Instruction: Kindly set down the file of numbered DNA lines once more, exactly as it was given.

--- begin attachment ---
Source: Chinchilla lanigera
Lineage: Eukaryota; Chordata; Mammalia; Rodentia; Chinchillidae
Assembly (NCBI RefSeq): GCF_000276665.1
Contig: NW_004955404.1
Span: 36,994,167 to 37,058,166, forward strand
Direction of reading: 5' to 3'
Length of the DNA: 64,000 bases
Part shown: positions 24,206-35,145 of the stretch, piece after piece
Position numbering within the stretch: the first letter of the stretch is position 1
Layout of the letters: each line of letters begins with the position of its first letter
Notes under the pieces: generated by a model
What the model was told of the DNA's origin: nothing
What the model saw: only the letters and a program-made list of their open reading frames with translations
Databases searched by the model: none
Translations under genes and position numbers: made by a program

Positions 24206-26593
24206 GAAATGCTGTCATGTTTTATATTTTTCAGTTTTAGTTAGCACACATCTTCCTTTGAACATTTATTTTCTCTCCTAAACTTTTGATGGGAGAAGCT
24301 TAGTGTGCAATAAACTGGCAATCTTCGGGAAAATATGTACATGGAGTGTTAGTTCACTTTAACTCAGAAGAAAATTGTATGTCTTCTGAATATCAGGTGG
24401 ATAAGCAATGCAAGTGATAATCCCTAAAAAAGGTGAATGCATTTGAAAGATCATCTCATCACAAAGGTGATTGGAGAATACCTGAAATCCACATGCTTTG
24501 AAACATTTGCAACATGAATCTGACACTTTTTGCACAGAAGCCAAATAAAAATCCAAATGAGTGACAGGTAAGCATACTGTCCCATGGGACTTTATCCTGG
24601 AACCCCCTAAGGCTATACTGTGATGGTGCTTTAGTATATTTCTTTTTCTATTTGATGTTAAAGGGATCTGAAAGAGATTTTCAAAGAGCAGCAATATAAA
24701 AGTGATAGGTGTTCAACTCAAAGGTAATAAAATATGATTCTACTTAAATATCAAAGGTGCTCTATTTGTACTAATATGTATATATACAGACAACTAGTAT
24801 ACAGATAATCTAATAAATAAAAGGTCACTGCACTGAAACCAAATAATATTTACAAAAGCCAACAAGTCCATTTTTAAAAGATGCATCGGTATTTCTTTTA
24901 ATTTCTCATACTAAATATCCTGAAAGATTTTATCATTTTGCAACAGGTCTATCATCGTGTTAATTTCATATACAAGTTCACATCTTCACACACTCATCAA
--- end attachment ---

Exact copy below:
Source: Chinchilla lanigera
Lineage: Eukaryota; Chordata; Mammalia; Rodentia; Chinchillidae
Assembly (NCBI RefSeq): GCF_000276665.1
Contig: NW_004955404.1
Span: 36,994,167 to 37,058,166, forward strand
Direction of reading: 5' to 3'
Length of the DNA: 64,000 bases
Part shown: positions 24,206-35,145 of the stretch, piece after piece
Position numbering within the stretch: the first letter of the stretch is position 1
Layout of the letters: each line of letters begins with the position of its first letter
Notes under the pieces: generated by a model
What the model was told of the DNA's origin: nothing
What the model saw: only the letters and a program-made list of their open reading frames with translations
Databases searched by the model: none
Translations under genes and position numbers: made by a program

Positions 24206-26593
24206 GAAATGCTGTCATGTTTTATATTTTTCAGTTTTAGTTAGCACACATCTTCCTTTGAACATTTATTTTCTCTCCTAAACTTTTGATGGGAGAAGCT
24301 TAGTGTGCAATAAACTGGCAATCTTCGGGAAAATATGTACATGGAGTGTTAGTTCACTTTAACTCAGAAGAAAATTGTATGTCTTCTGAATATCAGGTGG
24401 ATAAGCAATGCAAGTGATAATCCCTAAAAAAGGTGAATGCATTTGAAAGATCATCTCATCACAAAGGTGATTGGAGAATACCTGAAATCCACATGCTTTG
24501 AAACATTTGCAACATGAATCTGACACTTTTTGCACAGAAGCCAAATAAAAATCCAAATGAGTGACAGGTAAGCATACTGTCCCATGGGACTTTATCCTGG
24601 AACCCCCTAAGGCTATACTGTGATGGTGCTTTAGTATATTTCTTTTTCTATTTGATGTTAAAGGGATCTGAAAGAGATTTTCAAAGAGCAGCAATATAAA
24701 AGTGATAGGTGTTCAACTCAAAGGTAATAAAATATGATTCTACTTAAATATCAAAGGTGCTCTATTTGTACTAATATGTATATATACAGACAACTAGTAT
24801 ACAGATAATCTAATAAATAAAAGGTCACTGCACTGAAACCAAATAATATTTACAAAAGCCAACAAGTCCATTTTTAAAAGATGCATCGGTATTTCTTTTA
24901 ATTTCTCATACTAAATATCCTGAAAGATTTTATCATTTTGCAACAGGTCTATCATCGTGTTAATTTCATATACAAGTTCACATCTTCACACACTCATCAA